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No Way Down: Life and Death on K2
     

No Way Down: Life and Death on K2

3.3 58
by Graham Bowley
 

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No Way Down is both a gripping read and a clear-eyed investigation of the hubris, politics, and bad luck that brought on one of the worst disasters in modern mountaineering history.” — Michael Kodas, author of High Crimes: The Fate of Everest in an Age of Greed

“Graham Bowley’s No Way Down does a great job

Overview

No Way Down is both a gripping read and a clear-eyed investigation of the hubris, politics, and bad luck that brought on one of the worst disasters in modern mountaineering history.” — Michael Kodas, author of High Crimes: The Fate of Everest in an Age of Greed

“Graham Bowley’s No Way Down does a great job of putting you on the mountain. It is a refreshingly unadorned account of the true brutality of climbing K2, where heroes emerge and egos are stripped down, and the only thing achieving immortality is the cold ruthless mountain.” — Norman Ollestad, author of Crazy for the Storm

In the tradition of Into Thin Air and Touching the Void, No Way Down by New York Times reporter Graham Bowley is the harrowing account of the worst mountain climbing disaster on K2, second to Everest in height... but second to no peak in terms of danger. From tragic deaths to unbelievable stories of heroism and survival, No Way Down is an amazing feat of storytelling and adventure writing, and, in the words of explorer and author Sir Ranulph Fiennes, “the closest you can come to being on the summit of K2 on that fateful day.”

Editorial Reviews

Holly Morris
“Bowley relies on a copious study of the events and interviews with survivors and families to artfully and assiduously piece together an account of a fractious day in brutal real time. Fatality by fatality.”
Justin Marozzi
“Unputdownable.... A portrait of extreme courage, folly and loss, leavened by a small dose of survival, as complete a version of the calamitous story as will probably ever emerge. . . . [A] step-by-faltering-step recreation of the thin-air fight to survive, bristling with cinematic immediacy.”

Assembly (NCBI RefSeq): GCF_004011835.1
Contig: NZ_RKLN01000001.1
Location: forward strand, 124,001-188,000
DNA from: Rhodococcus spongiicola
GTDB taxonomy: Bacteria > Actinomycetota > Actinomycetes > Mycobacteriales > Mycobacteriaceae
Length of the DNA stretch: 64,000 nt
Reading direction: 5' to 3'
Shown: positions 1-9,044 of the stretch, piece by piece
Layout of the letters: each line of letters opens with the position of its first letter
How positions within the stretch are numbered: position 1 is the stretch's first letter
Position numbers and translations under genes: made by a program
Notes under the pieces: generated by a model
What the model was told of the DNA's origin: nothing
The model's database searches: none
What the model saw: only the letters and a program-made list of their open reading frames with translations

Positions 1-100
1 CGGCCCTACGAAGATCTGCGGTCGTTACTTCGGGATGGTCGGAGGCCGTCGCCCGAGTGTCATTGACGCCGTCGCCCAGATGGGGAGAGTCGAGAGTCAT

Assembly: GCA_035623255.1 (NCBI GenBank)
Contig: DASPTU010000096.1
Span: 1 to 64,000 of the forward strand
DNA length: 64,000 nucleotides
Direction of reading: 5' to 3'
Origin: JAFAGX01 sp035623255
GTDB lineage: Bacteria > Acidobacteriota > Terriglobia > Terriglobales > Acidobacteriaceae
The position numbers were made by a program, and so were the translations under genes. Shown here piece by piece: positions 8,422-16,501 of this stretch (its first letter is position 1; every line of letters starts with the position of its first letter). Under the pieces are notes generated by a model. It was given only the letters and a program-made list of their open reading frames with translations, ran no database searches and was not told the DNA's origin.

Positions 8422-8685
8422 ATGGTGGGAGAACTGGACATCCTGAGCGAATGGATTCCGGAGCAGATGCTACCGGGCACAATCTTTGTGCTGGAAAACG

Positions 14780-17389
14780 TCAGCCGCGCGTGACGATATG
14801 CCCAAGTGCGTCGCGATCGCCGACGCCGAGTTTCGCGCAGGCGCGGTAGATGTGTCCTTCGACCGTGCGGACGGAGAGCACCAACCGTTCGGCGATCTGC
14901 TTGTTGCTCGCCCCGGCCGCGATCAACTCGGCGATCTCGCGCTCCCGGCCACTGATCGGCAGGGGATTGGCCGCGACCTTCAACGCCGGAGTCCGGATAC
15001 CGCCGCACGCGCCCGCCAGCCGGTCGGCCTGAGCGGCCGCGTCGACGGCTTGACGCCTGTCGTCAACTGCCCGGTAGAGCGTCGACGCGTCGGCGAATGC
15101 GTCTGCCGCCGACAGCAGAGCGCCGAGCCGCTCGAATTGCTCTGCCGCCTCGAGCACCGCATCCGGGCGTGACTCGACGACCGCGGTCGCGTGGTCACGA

Jan Gardner
“Harrowing.”
Joe Simpson
“An astonishingly dramatic and sad tale of disaster on K2. Bowley expertly puts together the complex story of what happened as eleven people died high on the summit slopes of K2 in August 2008.”
Michael J. Ybarra
“Brisk and engrossing. . . . Mr. Bowley reveals a deep sympathy for his characters and their quest. . . . Entertaining.”
Malcolm Ritter
“[A] fascinating tour de force…. Bowley wove his tale together after hundreds of interviews with dozens of people, and the result is a triumph of storytelling.”
Grayson Schaffer
“A compelling narrative from interviews with most of the survivors. . . . The most complete report of the tragedy to date.”
Michael Kodas
“Both a gripping read and a clear-eyed investigation, No Way Down provides a compelling education in the game of climbing on the world’s highest mountains to readers who have never tied into a rope, and is an essential addition to any mountaineer’s bookshelf.”
Doug Stanton
“A page-turning, utterly fresh take on the mountaineering experience, an Into Thin Air for a new century.”
David Roberts
“The most comprehensive account of the mystifying chain of events leading to the catastrophe that we shall ever have. It’s a gripping story, full of hope and heartbreak, folly and heroism.”
Norman Ollestad
“Graham Bowley’s No Way Down does a great job of putting you on the mountain. It is a refreshingly unadorned account of the true brutality of climbing K2, where heroes emerge and egos are stripped down, and the only thing achieving immortality is the cold ruthless mountain.”